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Tuesday, March 6, 2018

Suzette D. Harrison's THE ART OF LOVE: Celebrating Us

Decades: A Journey of African American Romance

The Art of Love is the fourth book in the Decades: A Journey of African American Romance series. This series consists of 12 books, each set in one of 12 decades between 1900 and 2010.  Each story focuses on the romance between African American protagonists, but also embraces the African American experience within that decade. Join the journey on our Facebook page,

Last year while attending an out-of-state book event, my author-sister, Sheryl Lister, sent me a text. She was knee-deep in conversation with fellow author, Wayne Jordan, who was seeking writers for his upcoming compilation project celebrating a century of Black Love. There were slots available for stories covering the early- and mid-twentieth century. Would I be interested?

If text had sound, Sheryl’s eardrums would’ve exploded with my, “GIRL, YES!”

Promising to provide further details, Sheryl and I ended our text-versation with our usual mushy sister love. Sure enough, Sheryl later provided details, as well as connected me with Wayne. The idea of participating in a literary project celebrating a century of African American romance was unbelievably seductive. Obtaining the slot for the 1930s story was ice cream and cake. Hooked, I was! Seeing as how my award-winning historical romance, Taffy, was set in 1935, I was confident I could bring the decade to life.

Now cue the panic! Reality hit and I thought, “Wait, 1930s, I’ve done them; and they’re not exactly ideal.” Conditions in 1930s America did not a love climate make. We’re talking Prohibition, The Great Depression, the systemic degeneration caused by Jim Crow and pervasive racism. Far from an ideal backdrop, the decade suddenly felt, oh so, unromantic. I had to remind myself, you did it before; you better do it again. So, I jumped in.

Thinking on the Harlem Renaissance and how it dwindled and waned in the 1930s, I felt those very elements were part of my plot. Opening my heart to Miss Muse, I heard “sculptor, artist.” Like Augusta Savage and Edmonia Lewis, I wondered? Yes! In a snap, that was that. I had my heroine and her profession. But the hero: what of him? Empty-handed brain-wracking made it clear that research was going to be my new best friend.

Research confirmed what I knew: employment opportunities for African American men during The Great Depression were slim-pickings, nearly nonexistent. Forced to think outside the box, I stumbled upon a delicious pairing for my struggling artist. This was an era of Prohibition. Could my hero possibly be a bootlegger, living life on the opposite side of the law? The resounding answer to that was, “Yes, honey, yes!”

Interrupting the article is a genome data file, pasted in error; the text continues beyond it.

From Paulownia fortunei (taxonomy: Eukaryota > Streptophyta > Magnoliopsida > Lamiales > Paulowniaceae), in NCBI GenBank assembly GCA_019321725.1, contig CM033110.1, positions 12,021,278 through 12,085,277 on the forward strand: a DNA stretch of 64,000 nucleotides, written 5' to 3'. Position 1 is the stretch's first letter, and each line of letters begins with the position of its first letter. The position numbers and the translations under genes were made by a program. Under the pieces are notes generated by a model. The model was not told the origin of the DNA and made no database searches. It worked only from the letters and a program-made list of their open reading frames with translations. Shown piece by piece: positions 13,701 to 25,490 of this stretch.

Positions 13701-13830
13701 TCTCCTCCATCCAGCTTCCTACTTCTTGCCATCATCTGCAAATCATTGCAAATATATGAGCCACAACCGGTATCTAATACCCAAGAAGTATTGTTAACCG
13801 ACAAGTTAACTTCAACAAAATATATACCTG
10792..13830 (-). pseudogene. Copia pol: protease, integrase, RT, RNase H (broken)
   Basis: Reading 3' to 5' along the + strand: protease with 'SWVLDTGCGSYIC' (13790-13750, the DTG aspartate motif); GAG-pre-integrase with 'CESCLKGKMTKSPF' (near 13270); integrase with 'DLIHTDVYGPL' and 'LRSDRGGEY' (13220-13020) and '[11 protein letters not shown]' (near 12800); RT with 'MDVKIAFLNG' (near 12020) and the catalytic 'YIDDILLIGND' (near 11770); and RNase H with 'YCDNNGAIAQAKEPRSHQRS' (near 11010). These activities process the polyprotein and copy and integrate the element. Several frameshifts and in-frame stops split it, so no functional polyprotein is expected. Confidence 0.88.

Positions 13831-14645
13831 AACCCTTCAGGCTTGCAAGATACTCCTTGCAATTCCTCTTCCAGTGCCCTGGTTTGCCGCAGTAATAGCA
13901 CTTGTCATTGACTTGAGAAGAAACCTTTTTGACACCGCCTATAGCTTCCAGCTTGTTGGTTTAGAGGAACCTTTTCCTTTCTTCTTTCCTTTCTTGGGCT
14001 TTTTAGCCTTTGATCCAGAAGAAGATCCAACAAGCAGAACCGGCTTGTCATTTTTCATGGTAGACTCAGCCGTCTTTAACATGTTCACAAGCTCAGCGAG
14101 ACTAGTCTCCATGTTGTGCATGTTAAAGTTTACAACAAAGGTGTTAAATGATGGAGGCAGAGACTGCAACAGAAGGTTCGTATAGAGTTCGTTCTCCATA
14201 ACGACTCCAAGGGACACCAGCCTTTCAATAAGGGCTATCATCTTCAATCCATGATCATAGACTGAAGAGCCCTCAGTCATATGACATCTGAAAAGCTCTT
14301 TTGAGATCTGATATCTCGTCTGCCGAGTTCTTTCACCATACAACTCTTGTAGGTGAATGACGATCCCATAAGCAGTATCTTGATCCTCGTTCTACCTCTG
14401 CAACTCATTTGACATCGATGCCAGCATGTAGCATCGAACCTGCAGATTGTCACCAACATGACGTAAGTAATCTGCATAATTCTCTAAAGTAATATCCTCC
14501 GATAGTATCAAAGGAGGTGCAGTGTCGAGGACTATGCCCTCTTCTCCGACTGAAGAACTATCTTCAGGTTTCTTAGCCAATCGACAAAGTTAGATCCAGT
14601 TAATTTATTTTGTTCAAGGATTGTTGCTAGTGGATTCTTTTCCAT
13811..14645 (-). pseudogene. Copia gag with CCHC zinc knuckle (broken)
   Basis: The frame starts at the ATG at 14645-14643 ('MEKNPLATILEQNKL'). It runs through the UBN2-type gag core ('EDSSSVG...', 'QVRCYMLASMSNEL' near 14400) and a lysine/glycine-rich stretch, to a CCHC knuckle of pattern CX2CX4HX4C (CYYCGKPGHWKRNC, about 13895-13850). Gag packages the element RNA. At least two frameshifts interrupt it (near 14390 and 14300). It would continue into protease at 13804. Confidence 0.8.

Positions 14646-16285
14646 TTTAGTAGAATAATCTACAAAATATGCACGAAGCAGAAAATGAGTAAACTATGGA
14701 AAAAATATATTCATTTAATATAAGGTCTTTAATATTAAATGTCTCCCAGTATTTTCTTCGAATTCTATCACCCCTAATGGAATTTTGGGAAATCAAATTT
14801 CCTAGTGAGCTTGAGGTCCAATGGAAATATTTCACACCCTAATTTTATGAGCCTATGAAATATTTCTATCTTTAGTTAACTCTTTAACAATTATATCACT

Excited, I spent hours online researching Prohibition and bootlegging only to note that the central figures in the majority of the stories were white men. African Americans, when mentioned, were marginalized as laborers or highly criminalized while their white counterparts were nearly romanticized. That exclusion stirred the renegade writer in me. My hero would be a highly successful bootlegger at the helm of his own dynasty. Now, how ya like that! Thus, the wild seeds for The Art of Love were sown.

Writing Historical Romance through an African American lens, I am reminded that our circumstances since arriving on U.S. soil have never been conducive to romance. Our ancestors’ days were too filled with the sweat of survival to enjoy nights of wine and roses. Yet, here we are: the evidence of a love that survived and thrived. Writing African American Historical Romance, I feel like a naughty child peeking in on “adult business.”  It’s a delicious delight, this divine opportunity to imagine the shapes and form of my forbears’ love. It’s my honor to pen The Art of Love and every other Historical Romance I’ll ever write. Welcome to my celebration of us.

Suzette D. Harrison, the award-winning author of Taffy, is a west coast native whose dream life is filled with reading and writing books. A graduate of Le Cordon Bleu where she earned a diploma in Pastry & Baking, Suzette is currently whipping up her next between batches of cupcakes.



Edwina Putney said...

Now Suzette, you know you have piqued my interest with such an amazing storyline with a tantalizing hero. I am on pins and needles awaiting its release.

Lynn Lovegreen said...

Beautiful post, Suzette. Sounds like a great book!

Diana McCollum said...

I enjoyed your post and reading about your journey. Your new book sounds enticing!

Maggie Lynch said...

The 1930's is certainly a turbulent time. I wouldn't be surprised if there was a successful African American bootlegger who did well. Just didn't make the history books because in that era, as in eras before, marginalized populations were invisible to the writers of history.

Sounds like a great premise!